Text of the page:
15 March 2010

Roots of the NDR

Roots of the NDR

With any course, one must decide where to begin. In the case of the National Democratic Revolution (NDR), what is immediately crucial is an understanding of class struggle and of class alliances in history.

Such a study could begin as long ago as 367 BC, with the Conflict of the Orders in the Roman Republic, and proceed through the class struggles involving, for example, the Gracchus brothers [Pictured: Gaius Gracchus, Tribune of the People], Julius Caesar and others, that led in 27 BC to the stagnant class truce called the Roman Empire, that after four centuries declined and fell (in its Western half) into a Dark Age. Class struggle is the engine of history. Without it, there is very little movement.

We could alternatively begin in 1512 with Machiavelli, and the class struggles of Renaissance (i.e. “born again”) Italy, where multiple city-states with populations of 100,000 or more were embroiled in internal and external class conflicts.

We could go to Thomas Hobbes, who published his book Leviathan in 1651, describing the politics of the bigger national states of Northern Europe (Like Britain, France, Spain and the Netherlands) which had by his time surpassed the politics of Italy as the main theatre of recorded historical process.

These European machinations could be our workbook and our political sandpit, for the main reason that there is a record of them. There is very little virtue, but there is a literature.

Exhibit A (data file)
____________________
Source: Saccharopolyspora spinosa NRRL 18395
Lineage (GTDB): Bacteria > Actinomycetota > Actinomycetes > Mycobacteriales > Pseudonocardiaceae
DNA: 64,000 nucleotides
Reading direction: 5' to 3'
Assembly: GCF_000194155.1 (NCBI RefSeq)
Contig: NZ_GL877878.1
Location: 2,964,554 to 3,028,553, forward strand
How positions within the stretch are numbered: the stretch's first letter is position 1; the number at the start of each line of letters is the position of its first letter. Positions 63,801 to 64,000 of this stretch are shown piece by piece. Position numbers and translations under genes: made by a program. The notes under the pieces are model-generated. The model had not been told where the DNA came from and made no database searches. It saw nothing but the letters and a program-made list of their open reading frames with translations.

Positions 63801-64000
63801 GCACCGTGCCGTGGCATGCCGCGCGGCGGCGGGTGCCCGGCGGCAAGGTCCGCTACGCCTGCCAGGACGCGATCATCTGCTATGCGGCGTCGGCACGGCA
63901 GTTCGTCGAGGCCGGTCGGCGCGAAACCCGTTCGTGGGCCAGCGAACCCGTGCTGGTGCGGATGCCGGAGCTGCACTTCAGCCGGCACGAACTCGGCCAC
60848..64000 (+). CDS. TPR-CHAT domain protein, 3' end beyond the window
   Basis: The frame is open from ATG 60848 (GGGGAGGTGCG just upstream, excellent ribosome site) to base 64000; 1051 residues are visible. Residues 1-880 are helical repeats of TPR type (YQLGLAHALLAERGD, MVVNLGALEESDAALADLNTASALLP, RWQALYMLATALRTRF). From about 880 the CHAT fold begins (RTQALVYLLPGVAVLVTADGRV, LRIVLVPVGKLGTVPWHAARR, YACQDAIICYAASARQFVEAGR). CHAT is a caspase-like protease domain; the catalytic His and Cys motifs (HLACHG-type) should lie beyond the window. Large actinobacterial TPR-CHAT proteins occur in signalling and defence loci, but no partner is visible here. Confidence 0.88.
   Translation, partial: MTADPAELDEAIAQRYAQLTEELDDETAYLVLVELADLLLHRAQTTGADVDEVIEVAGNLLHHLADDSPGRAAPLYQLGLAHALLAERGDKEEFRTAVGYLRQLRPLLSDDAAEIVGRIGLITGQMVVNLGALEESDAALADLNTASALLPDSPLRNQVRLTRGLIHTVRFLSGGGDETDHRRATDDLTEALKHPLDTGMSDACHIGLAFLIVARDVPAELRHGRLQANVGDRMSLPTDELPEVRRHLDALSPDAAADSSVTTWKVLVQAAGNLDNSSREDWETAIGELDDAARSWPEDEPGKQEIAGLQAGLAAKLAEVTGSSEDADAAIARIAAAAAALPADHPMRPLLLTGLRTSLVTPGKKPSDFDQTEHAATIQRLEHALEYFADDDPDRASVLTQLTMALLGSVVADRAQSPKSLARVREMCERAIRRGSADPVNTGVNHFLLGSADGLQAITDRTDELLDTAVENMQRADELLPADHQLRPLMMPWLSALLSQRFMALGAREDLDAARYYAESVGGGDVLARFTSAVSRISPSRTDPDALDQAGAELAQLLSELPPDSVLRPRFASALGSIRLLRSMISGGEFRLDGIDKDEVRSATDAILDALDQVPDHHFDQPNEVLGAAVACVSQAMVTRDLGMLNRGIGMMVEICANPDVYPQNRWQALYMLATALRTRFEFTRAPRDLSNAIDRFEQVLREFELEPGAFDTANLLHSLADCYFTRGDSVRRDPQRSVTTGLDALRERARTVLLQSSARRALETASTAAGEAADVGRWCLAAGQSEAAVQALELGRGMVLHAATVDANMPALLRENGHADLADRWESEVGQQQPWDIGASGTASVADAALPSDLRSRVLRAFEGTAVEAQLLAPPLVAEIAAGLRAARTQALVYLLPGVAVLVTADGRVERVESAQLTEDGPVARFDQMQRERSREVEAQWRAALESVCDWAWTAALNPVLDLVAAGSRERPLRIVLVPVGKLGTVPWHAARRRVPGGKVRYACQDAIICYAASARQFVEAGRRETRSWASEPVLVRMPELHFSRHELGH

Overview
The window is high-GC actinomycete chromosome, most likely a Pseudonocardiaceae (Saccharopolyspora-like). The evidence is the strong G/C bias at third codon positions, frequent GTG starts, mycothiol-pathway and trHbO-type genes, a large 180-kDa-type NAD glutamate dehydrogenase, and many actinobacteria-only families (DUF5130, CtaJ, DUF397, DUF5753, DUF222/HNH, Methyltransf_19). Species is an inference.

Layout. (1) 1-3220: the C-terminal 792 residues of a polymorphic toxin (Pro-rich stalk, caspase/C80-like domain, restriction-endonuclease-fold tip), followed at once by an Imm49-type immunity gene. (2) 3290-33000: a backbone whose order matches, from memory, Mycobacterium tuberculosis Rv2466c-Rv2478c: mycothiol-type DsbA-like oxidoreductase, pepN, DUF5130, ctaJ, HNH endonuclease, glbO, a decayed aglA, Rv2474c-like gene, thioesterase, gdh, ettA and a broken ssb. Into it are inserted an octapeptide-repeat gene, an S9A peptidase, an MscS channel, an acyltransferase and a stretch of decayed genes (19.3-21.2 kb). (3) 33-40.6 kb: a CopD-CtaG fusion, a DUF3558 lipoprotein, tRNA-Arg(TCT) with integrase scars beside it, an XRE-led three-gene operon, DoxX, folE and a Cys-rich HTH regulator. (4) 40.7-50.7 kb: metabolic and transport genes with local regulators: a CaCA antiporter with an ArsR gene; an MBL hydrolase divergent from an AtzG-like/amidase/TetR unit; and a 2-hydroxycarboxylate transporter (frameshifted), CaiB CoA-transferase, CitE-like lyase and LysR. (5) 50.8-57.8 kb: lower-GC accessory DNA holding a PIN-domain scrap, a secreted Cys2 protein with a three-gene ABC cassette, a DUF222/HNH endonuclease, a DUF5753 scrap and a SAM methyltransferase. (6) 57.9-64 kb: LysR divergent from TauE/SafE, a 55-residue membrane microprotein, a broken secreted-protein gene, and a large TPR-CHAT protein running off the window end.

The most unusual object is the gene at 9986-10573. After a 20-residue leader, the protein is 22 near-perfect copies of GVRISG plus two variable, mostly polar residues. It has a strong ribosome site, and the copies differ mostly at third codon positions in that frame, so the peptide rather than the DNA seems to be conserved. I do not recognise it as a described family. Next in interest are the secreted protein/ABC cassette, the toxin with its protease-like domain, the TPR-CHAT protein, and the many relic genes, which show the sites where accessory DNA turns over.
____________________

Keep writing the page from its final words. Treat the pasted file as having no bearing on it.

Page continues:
French Revolution

But we might as well rather begin, as Frederick Engels does in the first part of his “Socialism, Utopian and Scientific” (see the link below), with the Great French Revolution that started in 1789. From this point on we can meet, in their developed form, the class protagonists who allied and clashed from that time until now, in all possible permutations: alliances holy and unholy, strategic and tactical, marriages of convenience and marriages made in heaven; and we can have, for the most part, the benefit of Marx and Engels as eyewitnesses or near-eyewitnesses.

These classes were the feudal aristocrats; the peasants; the bourgeoisie; and the proletariat.

Using this work of Engels’ as a starting point has the additional benefit of introducing the rudiments of political philosophy, and leading our thoughts towards the “democratic bourgeois republic”, which is at one and the same time the highest form of political life before socialism, the prerequisite of concerted proletarian action, and a form of the State that has to be transcended.

In other words, our study of the NDR will bring us, as history has already brought us in life, to the kind of crisis that Lenin outlined so sharply in “The State and Revolution,” when majority rule is no longer an adequate substitute for the free development of each as the condition for the free development of all, social self-management, the end of class struggle, the withering away of the state, and the fully classless society called communism.

Further (optional) reading: